Creating a unique wood sculpture means working in harmony with the materials nature has provided. You have to pay attention to the way a tree has grown and adapted to its surrounding conditions – dry and wet years, gales, shifting soils, hungry insects, and even hungrier herbivores such as elephants. Every piece of wood is different, demanding that you understand its strong and weak points, its weight, and the nature of its grain. And the textures created by natural processes help to create a unique piece of art.
Deciding how much rough surface to retain in one of my sculptures depends a lot on this understanding. As a sculpture takes shape, interpreting the story it has inspired, I am guided to use irregular patches and almost-hidden textures as a contrast to the smooth surfaces that define the piece.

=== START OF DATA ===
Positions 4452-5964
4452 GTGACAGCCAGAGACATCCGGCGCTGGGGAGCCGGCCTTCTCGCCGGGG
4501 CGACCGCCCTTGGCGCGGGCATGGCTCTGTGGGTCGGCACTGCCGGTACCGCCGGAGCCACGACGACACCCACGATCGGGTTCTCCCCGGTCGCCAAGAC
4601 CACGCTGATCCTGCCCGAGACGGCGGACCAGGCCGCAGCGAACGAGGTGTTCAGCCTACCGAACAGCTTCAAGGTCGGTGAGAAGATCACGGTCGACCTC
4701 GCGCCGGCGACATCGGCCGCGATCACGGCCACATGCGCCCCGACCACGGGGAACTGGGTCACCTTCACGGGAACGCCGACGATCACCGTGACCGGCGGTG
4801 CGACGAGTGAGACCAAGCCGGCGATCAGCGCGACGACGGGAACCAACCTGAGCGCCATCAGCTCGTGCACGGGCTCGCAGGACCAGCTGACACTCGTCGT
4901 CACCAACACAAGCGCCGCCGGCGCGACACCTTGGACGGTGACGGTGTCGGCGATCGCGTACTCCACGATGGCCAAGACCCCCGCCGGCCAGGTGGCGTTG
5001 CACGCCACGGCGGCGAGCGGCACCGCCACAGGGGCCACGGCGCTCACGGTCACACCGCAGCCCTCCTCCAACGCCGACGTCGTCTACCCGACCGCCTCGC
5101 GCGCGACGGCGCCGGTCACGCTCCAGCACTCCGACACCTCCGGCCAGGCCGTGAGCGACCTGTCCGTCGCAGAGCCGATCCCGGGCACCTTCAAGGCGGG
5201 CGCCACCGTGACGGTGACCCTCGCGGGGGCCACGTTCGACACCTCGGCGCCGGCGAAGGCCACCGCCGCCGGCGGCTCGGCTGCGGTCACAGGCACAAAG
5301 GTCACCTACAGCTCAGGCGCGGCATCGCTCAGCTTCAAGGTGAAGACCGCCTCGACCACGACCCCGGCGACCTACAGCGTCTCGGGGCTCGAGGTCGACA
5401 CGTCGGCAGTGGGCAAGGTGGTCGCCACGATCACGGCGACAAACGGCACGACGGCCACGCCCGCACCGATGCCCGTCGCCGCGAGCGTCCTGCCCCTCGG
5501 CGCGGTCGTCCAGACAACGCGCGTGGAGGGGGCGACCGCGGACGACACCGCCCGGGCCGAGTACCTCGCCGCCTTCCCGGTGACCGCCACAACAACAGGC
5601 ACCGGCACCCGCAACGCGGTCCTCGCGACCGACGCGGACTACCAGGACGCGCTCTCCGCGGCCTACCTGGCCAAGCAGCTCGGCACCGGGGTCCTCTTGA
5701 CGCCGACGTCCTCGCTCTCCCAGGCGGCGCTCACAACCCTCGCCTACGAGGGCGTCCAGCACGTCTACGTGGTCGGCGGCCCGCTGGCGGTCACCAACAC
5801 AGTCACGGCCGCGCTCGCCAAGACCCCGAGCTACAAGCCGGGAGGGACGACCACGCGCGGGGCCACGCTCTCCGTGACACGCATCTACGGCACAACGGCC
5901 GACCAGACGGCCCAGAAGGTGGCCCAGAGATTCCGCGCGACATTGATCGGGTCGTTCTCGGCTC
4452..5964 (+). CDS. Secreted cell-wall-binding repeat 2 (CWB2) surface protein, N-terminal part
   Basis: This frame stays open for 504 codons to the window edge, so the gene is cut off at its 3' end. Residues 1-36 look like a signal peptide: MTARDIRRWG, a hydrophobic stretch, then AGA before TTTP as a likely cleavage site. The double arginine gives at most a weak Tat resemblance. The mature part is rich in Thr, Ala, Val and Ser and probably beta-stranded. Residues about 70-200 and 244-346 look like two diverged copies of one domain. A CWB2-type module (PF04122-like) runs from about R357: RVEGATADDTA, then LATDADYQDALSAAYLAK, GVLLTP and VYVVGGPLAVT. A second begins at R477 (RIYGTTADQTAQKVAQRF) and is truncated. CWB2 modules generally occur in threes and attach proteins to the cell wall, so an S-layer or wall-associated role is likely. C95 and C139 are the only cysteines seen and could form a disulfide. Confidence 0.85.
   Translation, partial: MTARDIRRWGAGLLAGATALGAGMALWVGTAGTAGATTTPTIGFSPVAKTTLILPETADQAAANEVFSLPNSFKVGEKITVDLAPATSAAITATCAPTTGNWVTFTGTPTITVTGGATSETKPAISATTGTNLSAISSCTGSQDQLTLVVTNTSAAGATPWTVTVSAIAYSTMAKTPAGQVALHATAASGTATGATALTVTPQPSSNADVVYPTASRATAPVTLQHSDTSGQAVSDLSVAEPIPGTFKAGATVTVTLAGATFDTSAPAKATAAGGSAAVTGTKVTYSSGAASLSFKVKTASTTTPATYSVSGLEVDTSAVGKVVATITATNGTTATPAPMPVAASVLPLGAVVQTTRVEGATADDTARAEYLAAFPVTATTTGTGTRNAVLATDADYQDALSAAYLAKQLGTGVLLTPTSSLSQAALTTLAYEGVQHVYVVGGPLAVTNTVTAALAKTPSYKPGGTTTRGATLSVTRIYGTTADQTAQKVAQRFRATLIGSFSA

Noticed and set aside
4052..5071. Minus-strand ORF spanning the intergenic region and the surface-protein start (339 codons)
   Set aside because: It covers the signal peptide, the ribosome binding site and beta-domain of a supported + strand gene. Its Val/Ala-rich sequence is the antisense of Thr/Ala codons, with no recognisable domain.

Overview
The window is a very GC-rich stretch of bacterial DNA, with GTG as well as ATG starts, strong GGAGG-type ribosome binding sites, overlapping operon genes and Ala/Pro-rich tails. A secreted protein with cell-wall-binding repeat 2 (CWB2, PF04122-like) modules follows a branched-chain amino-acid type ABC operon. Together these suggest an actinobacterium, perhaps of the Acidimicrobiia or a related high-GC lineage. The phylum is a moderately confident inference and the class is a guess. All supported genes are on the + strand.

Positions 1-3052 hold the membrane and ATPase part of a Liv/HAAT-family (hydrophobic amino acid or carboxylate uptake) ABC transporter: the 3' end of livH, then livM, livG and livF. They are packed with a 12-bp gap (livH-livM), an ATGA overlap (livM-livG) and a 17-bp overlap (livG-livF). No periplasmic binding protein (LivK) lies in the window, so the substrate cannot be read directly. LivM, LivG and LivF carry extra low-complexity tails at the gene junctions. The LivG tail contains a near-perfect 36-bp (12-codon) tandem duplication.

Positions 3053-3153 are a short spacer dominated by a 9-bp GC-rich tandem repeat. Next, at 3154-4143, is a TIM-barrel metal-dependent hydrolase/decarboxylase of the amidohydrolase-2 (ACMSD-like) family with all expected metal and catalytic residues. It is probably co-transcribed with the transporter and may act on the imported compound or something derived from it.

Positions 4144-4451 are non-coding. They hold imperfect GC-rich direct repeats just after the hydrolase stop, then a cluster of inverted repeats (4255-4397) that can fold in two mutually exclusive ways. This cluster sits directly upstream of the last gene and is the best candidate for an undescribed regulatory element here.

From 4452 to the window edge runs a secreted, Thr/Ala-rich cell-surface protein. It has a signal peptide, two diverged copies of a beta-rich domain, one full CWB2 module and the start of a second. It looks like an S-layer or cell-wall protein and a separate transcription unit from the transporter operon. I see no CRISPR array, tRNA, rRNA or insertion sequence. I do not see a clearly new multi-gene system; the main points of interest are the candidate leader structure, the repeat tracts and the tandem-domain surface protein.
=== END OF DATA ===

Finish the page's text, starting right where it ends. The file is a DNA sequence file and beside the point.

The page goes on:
Transforming the finished wood sculpture into a silver or bronze miniature requires careful reproduction of these details. While the finished miniatures possess the distinctive quality of their precious metals, the process of shaping, cleaning and polishing them has to faithfully capture, where it matters, nature’s impact on the original wood.